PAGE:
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Psychological Complications of Prostate Cancer

Psychological Complications of Prostate Cancer

Pirl and Mello carefully review
the current state of knowledge
about the psychological complications of prostate cancer. Their discussion is
worth reading, particularly by those who treat patients with the disease. To put
this knowledge in context for the general reader, we should give some thought to
what this review illustrates about all patients with a serious life-threatening
illness.

Balanced Treatment

If one considers all of the health care a patient with prostate cancer needs,
it can be divided into efforts to fight the disease and efforts to relieve the
distress or suffering that are part of the illness experience. Although
contemporary oncology tends to focus on efforts to fight the disease, Pirl and
Mello point out that relief of distress is also an important component of
medical care. The authors focus on psychological distress, but that is part of a
larger concept of suffering.

Suffering can be experienced in physical, psychological, social, and
spiritual domains. The relative amount of health-care resources devoted to
fighting disease and relieving suffering have been described as proportionate to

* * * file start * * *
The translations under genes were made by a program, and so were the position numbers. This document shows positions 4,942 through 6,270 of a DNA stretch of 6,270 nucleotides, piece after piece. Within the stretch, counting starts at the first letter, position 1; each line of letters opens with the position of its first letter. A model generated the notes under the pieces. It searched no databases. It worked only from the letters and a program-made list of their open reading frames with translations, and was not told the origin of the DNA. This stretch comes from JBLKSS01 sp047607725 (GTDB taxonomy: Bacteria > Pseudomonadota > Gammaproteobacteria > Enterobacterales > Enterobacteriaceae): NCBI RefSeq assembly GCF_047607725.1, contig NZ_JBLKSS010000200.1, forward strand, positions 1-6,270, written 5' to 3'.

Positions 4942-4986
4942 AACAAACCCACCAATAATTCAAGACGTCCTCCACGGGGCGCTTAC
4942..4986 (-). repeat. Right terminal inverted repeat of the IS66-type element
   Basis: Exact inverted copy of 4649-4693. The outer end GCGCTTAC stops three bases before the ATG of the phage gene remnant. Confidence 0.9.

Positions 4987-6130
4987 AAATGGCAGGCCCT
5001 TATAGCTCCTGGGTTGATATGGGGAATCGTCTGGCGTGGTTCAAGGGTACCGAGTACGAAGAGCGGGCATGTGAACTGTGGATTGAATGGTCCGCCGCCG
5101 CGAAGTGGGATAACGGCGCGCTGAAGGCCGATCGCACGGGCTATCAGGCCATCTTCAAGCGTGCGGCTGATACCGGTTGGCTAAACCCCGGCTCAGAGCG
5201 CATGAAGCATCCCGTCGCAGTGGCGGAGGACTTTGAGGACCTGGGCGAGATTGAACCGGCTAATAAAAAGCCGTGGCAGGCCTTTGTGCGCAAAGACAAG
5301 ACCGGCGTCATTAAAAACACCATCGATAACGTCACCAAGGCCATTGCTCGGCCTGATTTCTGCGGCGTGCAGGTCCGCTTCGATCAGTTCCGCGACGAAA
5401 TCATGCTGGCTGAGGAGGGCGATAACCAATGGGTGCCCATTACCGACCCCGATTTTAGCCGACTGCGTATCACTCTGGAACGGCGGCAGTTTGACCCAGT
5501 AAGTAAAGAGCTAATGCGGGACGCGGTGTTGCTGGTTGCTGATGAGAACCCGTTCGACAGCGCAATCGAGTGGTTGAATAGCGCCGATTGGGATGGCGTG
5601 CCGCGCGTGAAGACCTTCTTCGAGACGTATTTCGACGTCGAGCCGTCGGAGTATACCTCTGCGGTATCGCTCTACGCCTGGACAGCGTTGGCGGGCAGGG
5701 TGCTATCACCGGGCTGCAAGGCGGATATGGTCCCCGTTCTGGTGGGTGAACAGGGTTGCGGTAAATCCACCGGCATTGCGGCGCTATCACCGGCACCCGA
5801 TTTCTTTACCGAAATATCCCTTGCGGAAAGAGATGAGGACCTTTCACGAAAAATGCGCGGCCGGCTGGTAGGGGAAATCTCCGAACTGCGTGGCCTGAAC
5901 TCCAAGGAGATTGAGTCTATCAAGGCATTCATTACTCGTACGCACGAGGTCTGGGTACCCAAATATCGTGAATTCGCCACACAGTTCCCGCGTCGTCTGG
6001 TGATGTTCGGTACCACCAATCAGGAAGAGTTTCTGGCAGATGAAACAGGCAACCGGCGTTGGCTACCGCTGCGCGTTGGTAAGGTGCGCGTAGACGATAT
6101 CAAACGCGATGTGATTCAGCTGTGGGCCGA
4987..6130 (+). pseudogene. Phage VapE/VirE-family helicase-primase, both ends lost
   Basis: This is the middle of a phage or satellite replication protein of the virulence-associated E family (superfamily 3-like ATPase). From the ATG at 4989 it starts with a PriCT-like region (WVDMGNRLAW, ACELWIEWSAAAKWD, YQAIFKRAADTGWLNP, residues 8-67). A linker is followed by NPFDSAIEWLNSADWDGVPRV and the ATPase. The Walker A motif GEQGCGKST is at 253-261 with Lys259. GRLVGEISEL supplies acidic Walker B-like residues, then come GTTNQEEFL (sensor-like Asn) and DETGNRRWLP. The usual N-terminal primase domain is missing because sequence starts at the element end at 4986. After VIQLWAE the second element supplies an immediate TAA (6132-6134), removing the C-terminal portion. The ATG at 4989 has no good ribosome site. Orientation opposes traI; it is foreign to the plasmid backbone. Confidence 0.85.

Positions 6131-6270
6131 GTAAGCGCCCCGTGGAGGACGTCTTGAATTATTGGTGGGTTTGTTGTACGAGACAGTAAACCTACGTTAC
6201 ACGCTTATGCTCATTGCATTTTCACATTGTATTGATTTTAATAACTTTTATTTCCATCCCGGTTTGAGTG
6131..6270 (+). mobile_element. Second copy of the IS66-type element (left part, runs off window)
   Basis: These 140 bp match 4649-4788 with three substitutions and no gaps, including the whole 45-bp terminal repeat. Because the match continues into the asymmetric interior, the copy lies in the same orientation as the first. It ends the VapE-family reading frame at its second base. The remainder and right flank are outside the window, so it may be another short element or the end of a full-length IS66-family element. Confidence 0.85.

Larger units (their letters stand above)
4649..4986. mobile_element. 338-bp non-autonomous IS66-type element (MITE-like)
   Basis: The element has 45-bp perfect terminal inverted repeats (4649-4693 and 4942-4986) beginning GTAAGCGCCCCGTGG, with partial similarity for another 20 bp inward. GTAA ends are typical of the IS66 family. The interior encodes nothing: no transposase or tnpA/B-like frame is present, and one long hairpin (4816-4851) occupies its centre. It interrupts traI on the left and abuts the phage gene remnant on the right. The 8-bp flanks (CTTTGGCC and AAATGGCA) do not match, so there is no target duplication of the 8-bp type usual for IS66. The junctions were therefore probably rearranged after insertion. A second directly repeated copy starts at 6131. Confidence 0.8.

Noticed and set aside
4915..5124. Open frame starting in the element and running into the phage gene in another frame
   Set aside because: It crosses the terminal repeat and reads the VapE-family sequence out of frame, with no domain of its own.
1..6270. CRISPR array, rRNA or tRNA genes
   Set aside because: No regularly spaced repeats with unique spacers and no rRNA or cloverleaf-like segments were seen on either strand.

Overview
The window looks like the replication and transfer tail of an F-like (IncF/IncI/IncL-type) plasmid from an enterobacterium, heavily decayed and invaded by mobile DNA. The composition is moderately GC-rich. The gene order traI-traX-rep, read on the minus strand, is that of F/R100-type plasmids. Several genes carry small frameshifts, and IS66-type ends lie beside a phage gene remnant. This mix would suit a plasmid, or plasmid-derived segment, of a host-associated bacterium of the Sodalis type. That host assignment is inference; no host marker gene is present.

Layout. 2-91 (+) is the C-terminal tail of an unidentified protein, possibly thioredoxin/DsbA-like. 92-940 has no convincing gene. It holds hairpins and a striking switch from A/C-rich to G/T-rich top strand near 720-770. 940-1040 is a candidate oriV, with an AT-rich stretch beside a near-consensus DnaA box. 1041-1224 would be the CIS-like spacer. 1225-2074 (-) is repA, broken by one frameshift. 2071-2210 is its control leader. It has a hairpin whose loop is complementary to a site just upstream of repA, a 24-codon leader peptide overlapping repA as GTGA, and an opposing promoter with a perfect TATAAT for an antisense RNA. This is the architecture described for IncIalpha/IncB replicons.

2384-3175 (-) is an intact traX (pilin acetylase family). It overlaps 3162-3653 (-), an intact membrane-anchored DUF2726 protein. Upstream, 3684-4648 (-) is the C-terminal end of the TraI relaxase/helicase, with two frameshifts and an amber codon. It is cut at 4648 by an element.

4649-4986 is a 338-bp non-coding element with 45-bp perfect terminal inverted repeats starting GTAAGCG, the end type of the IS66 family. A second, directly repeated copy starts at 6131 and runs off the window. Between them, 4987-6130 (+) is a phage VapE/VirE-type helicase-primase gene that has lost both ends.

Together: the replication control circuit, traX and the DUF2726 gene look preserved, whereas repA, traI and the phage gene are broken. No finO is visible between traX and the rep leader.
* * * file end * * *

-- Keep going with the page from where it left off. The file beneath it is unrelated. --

need across the course of the illness (Figure
1
).[1] In contrast with
disease-focused therapy, a dynamic balance sensitive to the whole person with
cancer and his or her unique circumstances is the model for comprehensive cancer
care.[1,2] The challenge to the individual oncologist is to have the attitudes,
knowledge, and skills that allow him or her to respond, provide therapy, work
with colleagues in a team approach, and make referrals when appropriate.

Psychological Distress in
Prostate Cancer Patients

These authors observe that 10% to 20% of men with prostate cancer have
clinically significant levels of psychological distress. This is commensurate
with the levels of psychological distress reported for all patients with cancer
and underscores the importance that the general oncologist should place on
acquiring the needed information. It also mirrors our experience in caring for
more than 3,200 patients each year—the majority of whom have cancer. Patients
with advanced prostate cancer do not focus on the loss of sexual potency; they
are much more concerned with other aspects of loss that accompany the experience
of cancer.

Of interest to those who treat localized prostate cancer with the goal of
cure, the authors refer to one study that found differences in quality of life
related to the type of treatment used.[3] Given the contemporary understanding
that surgery, external-beam radiation, and brachytherapy yield equivalent
outcomes in terms of cure, the emphasis on quality-of-life measures to guide
decision-making is of particular importance.

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